By Hank Wickley

Sports Writer

Spring has arrived. The clocks have all changed, the snow is finally beginning to melt, and the fall sports are in the midst of spring ball.

Football, volleyball and men’s and women’s soccer are all undergoing their offseason tradition of spring ball. This time consists of practices, work in the weight room and scrimmages.

For football, this time of year is crucial.

“I think Spring ball is very important to get athletes fired up for the fall,” said head coach Jason Couch.

“It also allows for more interaction between players and coaches,” added Couch. “I have been very pleased with the effort our athletes have shown.”

Brenden Newvine (‘20), said that spring ball consists of “making the adjustments in terms of the schemes.”

Along with these adjustments, Newvine said, “also coming together as a team and trying to create a process to be our best everyday.”

“I think anytime you get a chance to come together on the field and work on fundamentals,” Newvine said, “it is going to do nothing but better you as a team.”

This time of development is sure to help the football team achieve its goals for next season, Newvine said.

As for volleyball, the plan is similar.

“Our Spring season consists of multiple individualized and/or position specific practices,” said Coach Alex Leja, “as well as a two hour team practice to finish out each day.”

“We wrap up our Spring season with a single day tournament and individual meetings,” said Leja.

Coach Leja said that in those individual meetings, the coaches and players watch film and prepare for next fall.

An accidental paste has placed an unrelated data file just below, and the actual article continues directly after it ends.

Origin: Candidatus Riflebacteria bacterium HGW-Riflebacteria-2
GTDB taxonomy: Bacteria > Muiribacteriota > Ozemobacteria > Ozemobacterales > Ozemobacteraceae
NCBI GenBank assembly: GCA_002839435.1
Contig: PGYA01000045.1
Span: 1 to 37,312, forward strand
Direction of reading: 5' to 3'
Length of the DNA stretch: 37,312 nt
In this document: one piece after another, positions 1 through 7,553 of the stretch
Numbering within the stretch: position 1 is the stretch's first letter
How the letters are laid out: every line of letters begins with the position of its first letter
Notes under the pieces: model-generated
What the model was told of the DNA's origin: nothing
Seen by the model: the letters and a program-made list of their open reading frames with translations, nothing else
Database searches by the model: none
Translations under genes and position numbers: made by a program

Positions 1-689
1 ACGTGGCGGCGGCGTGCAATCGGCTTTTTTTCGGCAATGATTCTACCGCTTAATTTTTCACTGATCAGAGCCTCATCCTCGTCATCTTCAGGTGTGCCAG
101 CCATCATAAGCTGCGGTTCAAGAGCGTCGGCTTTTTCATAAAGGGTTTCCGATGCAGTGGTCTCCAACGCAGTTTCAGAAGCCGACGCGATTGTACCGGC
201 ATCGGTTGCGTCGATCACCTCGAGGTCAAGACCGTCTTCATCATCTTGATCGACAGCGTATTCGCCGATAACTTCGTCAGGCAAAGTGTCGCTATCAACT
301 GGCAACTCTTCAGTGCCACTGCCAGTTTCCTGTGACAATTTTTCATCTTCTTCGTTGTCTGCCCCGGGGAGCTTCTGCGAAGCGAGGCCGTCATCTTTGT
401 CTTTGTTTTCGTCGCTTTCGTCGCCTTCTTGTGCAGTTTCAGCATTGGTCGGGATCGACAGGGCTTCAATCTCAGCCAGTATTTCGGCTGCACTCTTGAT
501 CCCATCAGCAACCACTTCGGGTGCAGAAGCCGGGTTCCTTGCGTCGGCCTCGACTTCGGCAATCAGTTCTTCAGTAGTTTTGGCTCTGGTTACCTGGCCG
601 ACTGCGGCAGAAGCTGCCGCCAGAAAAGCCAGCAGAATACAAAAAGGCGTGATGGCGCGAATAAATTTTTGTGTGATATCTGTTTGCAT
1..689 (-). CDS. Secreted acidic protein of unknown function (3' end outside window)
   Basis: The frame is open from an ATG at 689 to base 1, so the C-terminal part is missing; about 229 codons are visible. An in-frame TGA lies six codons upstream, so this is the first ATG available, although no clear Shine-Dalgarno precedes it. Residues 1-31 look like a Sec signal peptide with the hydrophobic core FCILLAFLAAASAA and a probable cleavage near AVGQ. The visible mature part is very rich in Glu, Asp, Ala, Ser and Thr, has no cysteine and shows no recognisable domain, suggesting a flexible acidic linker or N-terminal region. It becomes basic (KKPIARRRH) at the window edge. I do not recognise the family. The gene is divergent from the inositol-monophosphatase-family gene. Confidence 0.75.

“Spring ball is extremely important for team development,” said Haley Novak (‘20), “there is always room for corrections and growth throughout the program in preparation for next fall.”

“It is a ton of hard work, but it is definitely worth it for matches to come,” said Novak.

Men’s soccer also has high expectations for its spring ball growth.

“We train about 3-4 days per week, and the sessions are based on three important factors we need to improve,” said head coach Josh Oakley.

Coach Oakley said that spring ball is “absolutely important.”

“Mostly because of the massive player pool we return for 2018,” said Oakley, “we only graduate two seniors, so 10 starters and a huge roster is still here.”

For the players, this spring is equally as valuable.

“We are hoping that each day out on the pitch we can take a step in the right direction,” said Garrison Mast (‘20).

“Simply put, this spring season is huge for our team,” said Mast.

For women’s soccer, the goal is to grow on the field and in the weight room.

“The team trains 15 sessions in a timespan of 5 weeks concluding with one game day which will be Sunday April 8 on campus,” said head coach Meghan Gorsuch.

“The girls are in the weight room with their strength and conditioning coach 3 times a week,” said Gorsuch, “working toward the complete package of becoming bigger, faster and stronger.”

Madi Ferry (‘19) said, “we are all excited to work with our new head coach and work on building team chemistry for the fall.”

“People can step up into new roles and try out new positions that are needed.” said Ferry.